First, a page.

The Dogs of MAM

If you’ve owned dogs, you likely have a few stories to tell—maybe your pup has run through the house with muddy paws, learned an impressive trick, cuddled with you when you were sick, or kept you company when you were home alone. Dog-human relationships can be very special, even life-changing, which is why these furry friends continue to be featured in books, movies—and art. From fierce hunting partners to lazy-day companions, the Museum’s Collection shows a wide range of “good boys” (and girls).

They say dogs are “man’s best friend;” well, here are some of MAM’s best friends.

Eddie Arning, Three Figures and Dog, 1972. Oil crayon on paper. Gift of Anthony Petullo. Photo credit: Carl J. Thome Photography, Naples, FL.
Miles B. Carpenter, Woman with Dog, ca. 1971. Painted wood with leather and fiber. The Michael and Julie Hall Collection of American Folk Art.
Shields Landon Jones, Hunter and Dog, 1975. Carved, painted, and stained wood. The Michael and Julie Hall Collection of American Folk Art.
James Lloyd, Landscape with Figure and Dog, 1968. Gouache on paper. Gift of Anthony Petullo. Photo credit: Larry Sanders.
Jack Savitsky, Breaker Boy with His Dog, n.d. Crayon and ink on paper. Gift of Anthony Petullo. Photo credit: John R. Glembin. © Estate of Jack Savitsky.
Carl Ludwig Friedrich Becker, Lady with Greyhound, 1858. Oil on canvas. Gift of René von Schleinitz. Photo credit: P. Richard Eells.
Edwin Landseer, Portrait of a Terrier, The Property of Owen Williams, ESQ., M.P. (Jocko with a Hedgehog), 1828. Oil on canvas. Gift of Erwin C. Uihlein.
Lisette Model, Woman with Dog, French Riviera, 1937, printed 1980. Gelatin silver print. The Floyd and Josephine Segel Collection, Gift of Wis-Pak Foods, Inc.
Christian Rohlfs, Playing Children and Dachshund, 1918. Watercolor. Maurice and Esther Leah Ritz Collection.
Alex Katz, Sunny #4, 1971. Oil on canvas. Gift of Mrs. Harry Lynde Bradley. Photo credit: John R. Glembin. © Alex Katz/Artist Rights Society (ARS), New York.


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Remembering Truman Lowe

Celebrated Wisconsin artist and beloved University of Wisconsin–Madison professor Truman Lowe passed away on March, 30, 2019, leaving behind a powerful legacy.

Raised in a Ho-Chunk community near Black River Falls, Lowe always felt a connection to nature; he was especially captivated by water and its natural qualities. Lowe’s relationship with art began at a young age, learning traditional crafts from his family, but he later broadened his creative scope to include sculpture, glassblowing, and ceramics. Though his work and skills developed throughout his career, Lowe continually drew inspiration from the natural world around him.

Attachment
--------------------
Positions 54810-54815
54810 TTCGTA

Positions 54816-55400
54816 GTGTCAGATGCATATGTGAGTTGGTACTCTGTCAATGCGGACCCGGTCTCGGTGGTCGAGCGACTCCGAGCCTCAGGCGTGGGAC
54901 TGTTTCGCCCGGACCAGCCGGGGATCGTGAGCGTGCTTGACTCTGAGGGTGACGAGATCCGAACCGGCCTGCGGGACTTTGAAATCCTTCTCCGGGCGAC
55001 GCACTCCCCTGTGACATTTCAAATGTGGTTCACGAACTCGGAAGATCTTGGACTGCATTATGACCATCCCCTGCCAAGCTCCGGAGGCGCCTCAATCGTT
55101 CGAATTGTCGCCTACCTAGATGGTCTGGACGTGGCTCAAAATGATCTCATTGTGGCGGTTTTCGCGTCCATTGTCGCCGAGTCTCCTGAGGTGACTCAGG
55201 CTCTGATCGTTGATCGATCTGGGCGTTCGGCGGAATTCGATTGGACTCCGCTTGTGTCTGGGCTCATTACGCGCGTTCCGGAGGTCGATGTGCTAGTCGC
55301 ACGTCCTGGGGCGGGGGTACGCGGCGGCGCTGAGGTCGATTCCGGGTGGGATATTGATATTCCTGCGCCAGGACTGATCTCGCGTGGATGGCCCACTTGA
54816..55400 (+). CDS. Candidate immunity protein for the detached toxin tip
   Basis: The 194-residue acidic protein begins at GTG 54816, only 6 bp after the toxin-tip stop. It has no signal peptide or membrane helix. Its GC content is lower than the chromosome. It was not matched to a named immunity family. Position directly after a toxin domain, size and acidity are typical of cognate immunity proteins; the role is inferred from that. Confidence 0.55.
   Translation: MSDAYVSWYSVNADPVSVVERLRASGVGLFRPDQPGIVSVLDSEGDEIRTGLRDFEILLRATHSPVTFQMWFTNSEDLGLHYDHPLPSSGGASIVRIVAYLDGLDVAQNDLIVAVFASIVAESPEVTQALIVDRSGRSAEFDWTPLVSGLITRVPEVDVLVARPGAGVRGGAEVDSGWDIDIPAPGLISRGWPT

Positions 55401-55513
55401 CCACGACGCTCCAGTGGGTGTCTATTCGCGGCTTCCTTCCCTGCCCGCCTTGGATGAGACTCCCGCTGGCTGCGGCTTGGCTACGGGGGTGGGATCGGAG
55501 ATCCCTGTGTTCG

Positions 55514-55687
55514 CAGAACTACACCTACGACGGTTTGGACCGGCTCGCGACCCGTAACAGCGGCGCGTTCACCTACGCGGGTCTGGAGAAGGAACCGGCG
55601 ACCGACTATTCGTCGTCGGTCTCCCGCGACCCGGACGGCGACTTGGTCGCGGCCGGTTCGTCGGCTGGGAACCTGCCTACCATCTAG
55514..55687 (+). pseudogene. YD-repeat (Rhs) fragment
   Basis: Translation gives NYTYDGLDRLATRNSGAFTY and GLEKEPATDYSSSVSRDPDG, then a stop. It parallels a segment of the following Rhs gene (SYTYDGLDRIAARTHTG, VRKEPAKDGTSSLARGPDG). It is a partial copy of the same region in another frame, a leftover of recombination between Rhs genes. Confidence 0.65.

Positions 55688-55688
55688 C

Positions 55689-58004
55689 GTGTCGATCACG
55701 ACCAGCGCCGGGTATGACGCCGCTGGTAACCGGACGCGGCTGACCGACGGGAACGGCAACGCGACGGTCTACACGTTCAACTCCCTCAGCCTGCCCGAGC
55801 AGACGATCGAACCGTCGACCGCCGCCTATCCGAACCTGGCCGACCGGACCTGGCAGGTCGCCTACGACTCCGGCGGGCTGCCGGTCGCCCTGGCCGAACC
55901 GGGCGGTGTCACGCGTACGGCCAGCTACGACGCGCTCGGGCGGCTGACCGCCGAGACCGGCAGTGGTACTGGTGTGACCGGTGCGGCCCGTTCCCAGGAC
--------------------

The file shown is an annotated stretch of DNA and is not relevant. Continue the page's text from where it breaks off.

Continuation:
The artist became known for his beautifully understated sculptural pieces, often made with wood he gathered himself. The Museum acquired one such piece by the artist in the late 1990s, and in his remembrance, the work is now on display in the Contemporary Art Galleries. Lowe’s large-scale Inni-che-ru-he (Stone Wall) installation (1995), made of chalk on paper and willow branches, is part of his larger Canyon Series.

Truman Lowe, Inni-che-ru-he (Stone Wall), from The Canyon Series, 1995. Installation of chalk on paper and willow branches. Purchase, Doerfler Fund M1997.25.

Though Lowe continues to be greatly missed, his kind spirit, love of nature, and pride for his personal heritage live on through his work, which will surely inspire for years to come.

Lowe’s work has been exhibited in the Kohler Art Center, in Sheboygan, Wisconsin, the Crow’s Shadow Institute of the Arts, in Oregon, and in the Jacqueline Kennedy Garden at the White House, and he has received numerous awards, including the 2007 Wisconsin Visual Art Lifetime Achievement Award.

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MAM In Full Color

Russian painter Wassily Kandinsky once noted, “color is a power which directly influences the soul,” and science tells us it’s true—color can affect your mood, opinions, and even your behavior. Our Collection Galleries, filled with vibrant hues, soft tones, and complementary color pairings, are sure to brighten your mood, no matter how you’re feeling. Visit the Museum today to see all of these colorful artworks and so much more!

Pablo Picasso’s The Cock of the Liberation